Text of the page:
A feature supported by many word processors that enables you to generate form letters. To use a mail-merge system, you first store a set of information, like a list of names and addresses, in one file. In another file, you write a letter, substituting special symbols in place of names and addresses (or whatever other information will come from the first file). For example, you might write:
Our records show that your address is:
CITY, STATE ZIP
If this is incorrect,...
When you execute the merge command, the word processor automatically generates letters by replacing symbols (NAME, STREET, CITY, STATE, and ZIP) in the second file with the appropriate data from the first file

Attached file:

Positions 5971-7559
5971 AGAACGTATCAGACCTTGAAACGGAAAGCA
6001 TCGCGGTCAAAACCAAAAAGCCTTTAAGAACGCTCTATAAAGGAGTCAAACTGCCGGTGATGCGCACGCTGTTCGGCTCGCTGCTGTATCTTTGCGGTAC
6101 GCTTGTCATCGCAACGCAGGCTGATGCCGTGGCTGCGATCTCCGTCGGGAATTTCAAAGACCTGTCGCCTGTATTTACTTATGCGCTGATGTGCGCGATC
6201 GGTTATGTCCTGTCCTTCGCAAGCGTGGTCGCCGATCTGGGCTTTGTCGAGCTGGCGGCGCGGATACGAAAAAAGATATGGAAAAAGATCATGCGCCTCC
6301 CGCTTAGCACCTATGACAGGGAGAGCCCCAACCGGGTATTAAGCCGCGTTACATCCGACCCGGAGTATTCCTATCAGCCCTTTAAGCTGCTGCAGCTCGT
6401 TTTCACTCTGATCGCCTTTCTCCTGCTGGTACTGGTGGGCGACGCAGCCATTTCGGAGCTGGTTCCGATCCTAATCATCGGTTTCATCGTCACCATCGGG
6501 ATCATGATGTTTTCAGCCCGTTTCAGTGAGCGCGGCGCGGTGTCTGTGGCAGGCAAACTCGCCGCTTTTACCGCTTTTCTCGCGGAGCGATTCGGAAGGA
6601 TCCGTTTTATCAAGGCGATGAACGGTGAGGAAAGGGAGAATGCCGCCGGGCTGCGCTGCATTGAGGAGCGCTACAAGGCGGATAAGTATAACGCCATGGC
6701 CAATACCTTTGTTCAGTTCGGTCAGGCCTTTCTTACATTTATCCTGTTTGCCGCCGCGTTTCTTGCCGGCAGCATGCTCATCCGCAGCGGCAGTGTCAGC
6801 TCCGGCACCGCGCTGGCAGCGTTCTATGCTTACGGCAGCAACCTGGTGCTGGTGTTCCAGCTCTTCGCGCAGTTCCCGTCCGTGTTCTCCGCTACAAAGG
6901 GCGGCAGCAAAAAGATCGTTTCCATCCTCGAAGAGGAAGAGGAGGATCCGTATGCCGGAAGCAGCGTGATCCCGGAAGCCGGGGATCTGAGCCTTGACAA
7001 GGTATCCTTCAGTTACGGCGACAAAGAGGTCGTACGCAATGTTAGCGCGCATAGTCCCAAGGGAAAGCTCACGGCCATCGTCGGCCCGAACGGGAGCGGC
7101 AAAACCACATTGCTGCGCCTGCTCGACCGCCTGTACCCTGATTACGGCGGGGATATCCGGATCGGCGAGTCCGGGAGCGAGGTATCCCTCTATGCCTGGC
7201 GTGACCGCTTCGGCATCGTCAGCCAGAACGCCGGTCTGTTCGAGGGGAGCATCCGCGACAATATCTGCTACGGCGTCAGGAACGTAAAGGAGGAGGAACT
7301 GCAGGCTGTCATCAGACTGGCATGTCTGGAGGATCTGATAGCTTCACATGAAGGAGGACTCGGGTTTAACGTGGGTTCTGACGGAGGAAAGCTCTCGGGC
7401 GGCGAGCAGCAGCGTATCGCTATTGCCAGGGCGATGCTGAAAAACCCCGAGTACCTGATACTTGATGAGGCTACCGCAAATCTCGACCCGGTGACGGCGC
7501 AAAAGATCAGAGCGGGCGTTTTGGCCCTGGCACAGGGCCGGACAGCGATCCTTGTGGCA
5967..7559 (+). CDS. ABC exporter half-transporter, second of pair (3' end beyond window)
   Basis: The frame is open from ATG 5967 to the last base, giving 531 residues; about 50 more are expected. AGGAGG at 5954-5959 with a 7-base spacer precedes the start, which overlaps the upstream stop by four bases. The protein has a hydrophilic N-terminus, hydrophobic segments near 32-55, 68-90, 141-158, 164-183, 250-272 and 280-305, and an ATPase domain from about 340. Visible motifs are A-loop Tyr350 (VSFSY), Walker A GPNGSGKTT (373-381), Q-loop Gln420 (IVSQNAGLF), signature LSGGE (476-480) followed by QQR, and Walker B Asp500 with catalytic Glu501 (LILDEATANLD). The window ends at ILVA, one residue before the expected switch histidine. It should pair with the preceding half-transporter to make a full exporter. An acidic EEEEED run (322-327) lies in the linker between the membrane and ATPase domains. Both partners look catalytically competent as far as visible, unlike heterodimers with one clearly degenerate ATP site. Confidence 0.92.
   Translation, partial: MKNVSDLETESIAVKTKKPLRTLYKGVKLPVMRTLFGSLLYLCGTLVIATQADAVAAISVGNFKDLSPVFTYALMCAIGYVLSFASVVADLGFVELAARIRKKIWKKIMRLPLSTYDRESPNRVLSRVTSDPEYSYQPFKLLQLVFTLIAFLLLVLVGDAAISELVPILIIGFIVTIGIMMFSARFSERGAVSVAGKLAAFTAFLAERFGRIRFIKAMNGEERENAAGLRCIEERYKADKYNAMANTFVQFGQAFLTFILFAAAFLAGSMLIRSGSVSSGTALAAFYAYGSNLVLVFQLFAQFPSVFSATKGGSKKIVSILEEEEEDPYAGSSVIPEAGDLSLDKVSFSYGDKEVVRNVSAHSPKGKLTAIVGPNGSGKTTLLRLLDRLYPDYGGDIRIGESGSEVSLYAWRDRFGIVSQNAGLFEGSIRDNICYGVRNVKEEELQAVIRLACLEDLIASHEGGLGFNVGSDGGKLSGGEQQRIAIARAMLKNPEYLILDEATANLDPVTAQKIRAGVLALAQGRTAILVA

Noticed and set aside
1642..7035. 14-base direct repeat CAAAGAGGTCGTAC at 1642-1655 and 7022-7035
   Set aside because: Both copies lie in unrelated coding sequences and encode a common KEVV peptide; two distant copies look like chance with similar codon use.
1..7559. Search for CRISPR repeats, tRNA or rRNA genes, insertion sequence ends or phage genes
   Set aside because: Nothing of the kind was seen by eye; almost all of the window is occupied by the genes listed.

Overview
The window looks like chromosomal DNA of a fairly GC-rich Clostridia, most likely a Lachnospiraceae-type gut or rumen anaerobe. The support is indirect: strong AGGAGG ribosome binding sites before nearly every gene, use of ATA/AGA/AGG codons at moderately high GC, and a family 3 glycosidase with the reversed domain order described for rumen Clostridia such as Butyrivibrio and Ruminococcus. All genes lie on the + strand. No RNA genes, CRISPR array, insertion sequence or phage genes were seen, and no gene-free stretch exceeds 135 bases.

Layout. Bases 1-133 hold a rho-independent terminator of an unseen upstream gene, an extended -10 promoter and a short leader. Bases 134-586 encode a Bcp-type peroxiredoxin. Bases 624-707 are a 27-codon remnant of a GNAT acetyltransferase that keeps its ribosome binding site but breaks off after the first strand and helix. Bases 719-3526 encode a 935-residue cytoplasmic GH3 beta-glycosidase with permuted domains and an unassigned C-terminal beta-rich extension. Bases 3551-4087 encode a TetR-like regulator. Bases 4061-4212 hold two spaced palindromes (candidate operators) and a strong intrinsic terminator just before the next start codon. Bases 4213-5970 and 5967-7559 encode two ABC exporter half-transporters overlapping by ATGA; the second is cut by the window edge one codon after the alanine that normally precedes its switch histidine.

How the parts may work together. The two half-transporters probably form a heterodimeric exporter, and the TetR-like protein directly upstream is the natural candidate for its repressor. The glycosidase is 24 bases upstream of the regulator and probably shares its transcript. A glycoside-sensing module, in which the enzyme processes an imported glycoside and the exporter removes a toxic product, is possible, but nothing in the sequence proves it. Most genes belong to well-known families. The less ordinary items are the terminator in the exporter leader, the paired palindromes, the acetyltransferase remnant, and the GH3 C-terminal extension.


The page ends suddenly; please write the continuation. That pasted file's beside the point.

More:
The power and flexibility of mail merge systems varies considerably from one word processor to another. Some word processors support a full set of logical operators that enable you to specify certain conditions under which information should be merged. Also, some merge systems allow you to merge data from several files at once.
Mail merge is sometimes called print merge.